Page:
Singapore (CommunicAsia) 18 June 2009 — Rapid expansion of the Internet to accommodate new users and new applications, such as IPTV and Mobile broadband, is rapidly depleting the reserves of unallocated IPv4 addresses.
However, to address this, the Internet industry is already preparing for wider deployment of the new IP version 6 (IPv6) addressing protocol. Respondents to a recent survey by the Asia Pacific Network Information Centre (APNIC) indicates that 37 per cent already have, or can immediately roll-out, IPv6 on their networks.
APNIC calls on corporates, governments, and end users to also begin preparing for a migration to IPv6 in order to avoid potential connectivity problems in the future and to take advantage of the innovative point-to-point Internet applications which are expected to become possible with the larger address space.
In the case of IPv4, the number of data bits used to represent the
address limits the number of addressable devices. While IPv6 is
similarly limited, using a larger number of addressing bits increases
the number of addresses by orders of magnitude.
Miwa Fujii, IPv6 Program Manager for APNIC, explained APNIC believes the
deployment of IPv6 is the best outcome for the future of the Internet.
Without it the Internet will be unable to expand and innovate and will
become increasingly complex and costly to manage, she said.
“There is an increasing trend for individual users to maintain multiple
connections to the Internet. Combined with wider adoption in developing
economies, this is accelerating demand for IP Addresses” said Miwa Fujii,
IPv6 Program Manager at APNIC.
“It is common today for people to connect to the Internet via their
desktop, via a wireless LAN, while also using mobile broadband on their
mobile phone or accessing new application services such as real-time
location aware services that deliver traffic updates for their GPS
navigation device for example.”
“This explosion in demand for mobile connectivity represents a new use
of Internet resources. People are connecting in multiple ways, picking
up a second or even a third simultaneous connection to the Internet –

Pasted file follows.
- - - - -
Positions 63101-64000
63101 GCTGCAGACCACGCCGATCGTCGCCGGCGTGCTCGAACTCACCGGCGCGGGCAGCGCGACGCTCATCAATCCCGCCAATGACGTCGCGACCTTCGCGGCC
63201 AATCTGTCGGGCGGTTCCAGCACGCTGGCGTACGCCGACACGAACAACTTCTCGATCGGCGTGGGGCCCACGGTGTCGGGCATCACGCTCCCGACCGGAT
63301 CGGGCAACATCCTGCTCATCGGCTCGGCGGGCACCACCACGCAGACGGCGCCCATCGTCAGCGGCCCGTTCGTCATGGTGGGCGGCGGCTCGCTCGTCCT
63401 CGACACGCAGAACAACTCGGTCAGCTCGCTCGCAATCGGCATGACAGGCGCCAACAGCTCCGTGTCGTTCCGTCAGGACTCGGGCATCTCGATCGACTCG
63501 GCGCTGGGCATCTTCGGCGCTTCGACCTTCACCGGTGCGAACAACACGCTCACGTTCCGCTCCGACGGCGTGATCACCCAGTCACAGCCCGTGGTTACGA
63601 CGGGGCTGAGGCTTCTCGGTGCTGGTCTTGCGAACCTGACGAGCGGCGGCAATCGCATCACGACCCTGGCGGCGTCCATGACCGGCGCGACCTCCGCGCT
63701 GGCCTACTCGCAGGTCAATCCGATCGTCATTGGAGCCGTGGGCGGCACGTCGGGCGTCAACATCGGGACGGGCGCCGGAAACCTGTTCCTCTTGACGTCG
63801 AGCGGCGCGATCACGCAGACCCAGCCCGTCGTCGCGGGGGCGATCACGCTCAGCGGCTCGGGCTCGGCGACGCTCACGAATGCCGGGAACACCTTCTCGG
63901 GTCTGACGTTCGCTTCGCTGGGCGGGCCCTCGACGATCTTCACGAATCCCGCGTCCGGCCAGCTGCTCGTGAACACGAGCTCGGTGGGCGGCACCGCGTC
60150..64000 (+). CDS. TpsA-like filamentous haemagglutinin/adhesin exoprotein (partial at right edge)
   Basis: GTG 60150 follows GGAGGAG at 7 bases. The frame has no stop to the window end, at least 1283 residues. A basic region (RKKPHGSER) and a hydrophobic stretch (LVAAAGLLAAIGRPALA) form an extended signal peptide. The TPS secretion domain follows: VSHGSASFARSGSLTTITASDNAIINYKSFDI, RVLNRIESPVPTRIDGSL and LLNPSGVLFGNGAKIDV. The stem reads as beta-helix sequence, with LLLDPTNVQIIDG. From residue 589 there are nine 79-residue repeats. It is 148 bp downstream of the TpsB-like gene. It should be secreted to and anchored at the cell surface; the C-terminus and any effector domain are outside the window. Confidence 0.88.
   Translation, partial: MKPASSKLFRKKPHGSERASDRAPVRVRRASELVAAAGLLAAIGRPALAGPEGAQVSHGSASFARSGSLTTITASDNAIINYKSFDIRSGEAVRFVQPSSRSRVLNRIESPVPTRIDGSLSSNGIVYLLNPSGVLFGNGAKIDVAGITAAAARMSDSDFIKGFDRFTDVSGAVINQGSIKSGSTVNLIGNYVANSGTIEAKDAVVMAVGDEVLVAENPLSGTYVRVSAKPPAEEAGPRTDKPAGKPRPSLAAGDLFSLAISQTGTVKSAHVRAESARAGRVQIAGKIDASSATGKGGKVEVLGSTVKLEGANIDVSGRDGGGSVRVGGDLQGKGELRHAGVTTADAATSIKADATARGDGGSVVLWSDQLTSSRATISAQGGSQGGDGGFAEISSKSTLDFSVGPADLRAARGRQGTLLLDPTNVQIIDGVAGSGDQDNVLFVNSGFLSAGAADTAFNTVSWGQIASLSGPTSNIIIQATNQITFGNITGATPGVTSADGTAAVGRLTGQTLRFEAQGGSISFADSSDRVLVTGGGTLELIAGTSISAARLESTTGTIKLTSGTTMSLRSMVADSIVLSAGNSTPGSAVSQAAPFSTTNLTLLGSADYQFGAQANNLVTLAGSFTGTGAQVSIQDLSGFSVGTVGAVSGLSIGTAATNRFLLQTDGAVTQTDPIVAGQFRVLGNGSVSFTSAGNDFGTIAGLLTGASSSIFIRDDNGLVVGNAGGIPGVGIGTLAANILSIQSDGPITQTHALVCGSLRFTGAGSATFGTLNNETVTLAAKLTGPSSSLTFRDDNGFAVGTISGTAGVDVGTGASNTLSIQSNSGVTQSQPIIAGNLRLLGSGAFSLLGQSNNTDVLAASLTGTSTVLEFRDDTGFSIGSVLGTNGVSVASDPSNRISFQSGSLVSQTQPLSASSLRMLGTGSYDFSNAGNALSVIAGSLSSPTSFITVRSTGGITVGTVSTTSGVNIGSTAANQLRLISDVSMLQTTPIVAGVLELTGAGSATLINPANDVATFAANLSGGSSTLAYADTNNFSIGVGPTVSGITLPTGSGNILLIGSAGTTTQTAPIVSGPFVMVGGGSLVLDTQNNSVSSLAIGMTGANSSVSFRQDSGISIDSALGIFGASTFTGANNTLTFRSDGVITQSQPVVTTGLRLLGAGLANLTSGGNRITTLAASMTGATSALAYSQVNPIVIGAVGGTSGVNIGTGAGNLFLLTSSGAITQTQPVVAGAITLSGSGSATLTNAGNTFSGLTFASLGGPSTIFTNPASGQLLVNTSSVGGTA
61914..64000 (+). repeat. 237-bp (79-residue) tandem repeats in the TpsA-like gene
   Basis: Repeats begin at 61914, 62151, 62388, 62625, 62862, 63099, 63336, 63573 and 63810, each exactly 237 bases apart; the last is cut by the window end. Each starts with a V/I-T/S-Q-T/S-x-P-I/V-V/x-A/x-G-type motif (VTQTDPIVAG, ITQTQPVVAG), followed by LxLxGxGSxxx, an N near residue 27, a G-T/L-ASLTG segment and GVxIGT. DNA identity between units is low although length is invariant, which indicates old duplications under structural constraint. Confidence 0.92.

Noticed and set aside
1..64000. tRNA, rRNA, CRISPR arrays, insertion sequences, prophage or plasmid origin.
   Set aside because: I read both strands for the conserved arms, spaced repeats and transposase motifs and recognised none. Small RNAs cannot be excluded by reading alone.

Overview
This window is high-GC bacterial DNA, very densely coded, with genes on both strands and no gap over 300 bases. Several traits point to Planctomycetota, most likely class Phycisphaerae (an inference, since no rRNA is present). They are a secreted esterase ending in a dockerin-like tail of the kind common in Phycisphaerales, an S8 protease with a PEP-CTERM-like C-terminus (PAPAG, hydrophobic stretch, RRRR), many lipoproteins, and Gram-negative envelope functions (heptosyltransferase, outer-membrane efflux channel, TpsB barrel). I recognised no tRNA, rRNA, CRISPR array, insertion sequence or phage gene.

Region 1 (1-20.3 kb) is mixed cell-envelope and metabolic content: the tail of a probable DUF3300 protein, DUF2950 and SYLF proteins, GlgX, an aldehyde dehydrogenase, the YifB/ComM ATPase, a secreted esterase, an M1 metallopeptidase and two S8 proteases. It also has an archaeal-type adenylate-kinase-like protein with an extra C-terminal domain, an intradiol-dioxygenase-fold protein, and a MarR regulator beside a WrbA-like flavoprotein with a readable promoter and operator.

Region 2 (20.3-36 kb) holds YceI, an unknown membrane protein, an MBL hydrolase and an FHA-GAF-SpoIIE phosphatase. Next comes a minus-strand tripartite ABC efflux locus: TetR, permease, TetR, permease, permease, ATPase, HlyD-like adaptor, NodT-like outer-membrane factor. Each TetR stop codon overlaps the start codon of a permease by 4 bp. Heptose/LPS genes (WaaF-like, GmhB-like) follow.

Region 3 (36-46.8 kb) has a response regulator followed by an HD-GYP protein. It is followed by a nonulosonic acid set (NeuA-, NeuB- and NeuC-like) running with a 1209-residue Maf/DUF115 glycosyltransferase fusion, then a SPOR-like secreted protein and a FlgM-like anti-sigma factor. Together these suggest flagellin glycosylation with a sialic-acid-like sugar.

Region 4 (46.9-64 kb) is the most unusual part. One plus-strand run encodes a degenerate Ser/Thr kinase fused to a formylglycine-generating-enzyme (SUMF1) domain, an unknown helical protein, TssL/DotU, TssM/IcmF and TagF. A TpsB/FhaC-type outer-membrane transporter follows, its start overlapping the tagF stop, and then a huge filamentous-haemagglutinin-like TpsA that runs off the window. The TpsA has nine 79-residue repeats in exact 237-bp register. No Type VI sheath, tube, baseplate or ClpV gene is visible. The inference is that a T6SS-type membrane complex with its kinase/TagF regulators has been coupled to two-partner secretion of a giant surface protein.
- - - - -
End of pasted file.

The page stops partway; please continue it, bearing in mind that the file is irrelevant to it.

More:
each needing a globally unique identifier” said Ms Fujii.
Managing Shared Resources
As with any other infrastructure service like transportation, water, or
electricity, the Internet has certain critical resources without which
it cannot operate. In the case of the Internet, these are numerical
resources (such as IP addresses) and domain names.
Organizations in the Asia Pacific region manage these resources so that
everyone has fair access to them.
As the final exhaustion of IPv4 addresses nears, Regional Internet
Registries such as APNIC are responsible for ensuring availability and
responsible management of numeric resources.
CommunicAsia stand partner, the DotAsia Organisation, is a
not-for-profit, membership-based organization incorporated in Hong Kong.
DotAsia is the sponsoring organization and registry operator for the
.Asia sponsored generic Top-Level Domain (TLD). DotAsia oversees the
policies and governance of the “.Asia” TLD Registry.
For More Information
The Asia Pacific Network Information Centre (APNIC) and its CommunicAsia
stand partners, DotAsia, Asia & Pacific Internet Association (APIA) and
the Information Society Innovation Fund (ISIF) are exhibiting at this
week’s CommunicAsia event in Singapore.
To arrange an interview with Sanjaya, Service Manager, APNIC; Miwa Fuji,
IPv6 Program Manager, APNIC, or Ching Chiao, Vice President Community
Relations, DotAsia contact Louise Flynn, APNIC Marketing & Public
Relations Manager on the APNIC stand.
The APNIC stand is located at booth 5L3-07 in Exhibition Hall 5.
APNIC is one of five Regional Internet Registries (RIRs) charged with
ensuring the fair distribution and responsible management of IP
addresses and related resources. http://www.apnic.net
About DotAsia Organisation
DotAsia Organisation is a not-for-profit corporation with a mission to
promote Internet development and adoption in Asia. The organization
oversees the “.Asia” top-level Internet domain name, and is formed as an
open consortium of 20 official top-level-domain authorities around the
region, including .CN (China), .JP (Japan), .KR (Korea), .IN (India),
.NZ (New Zealand), .PH (Philippines), etc., and five regional Internet
organizations including APNIC, APNG, APCERT, PAN and APTLD.
Asia & Pacific Internet Association (APIA) is a
non-profit trade association established in 1997. APIA’s aim is to
promote the common business interests of the Internet-related service
industry in the Asia Pacific region. http://www.apricot2010.net/
The Information Society Innovation Fund (ISIF) is
a grants program aimed at stimulating creative solutions to ICT
development needs in the Asia Pacific region, placing particular
emphasis on the role of the Internet in social and economic development
in the region, towards the effective development of the Information
Society throughout. http://www.isif.asia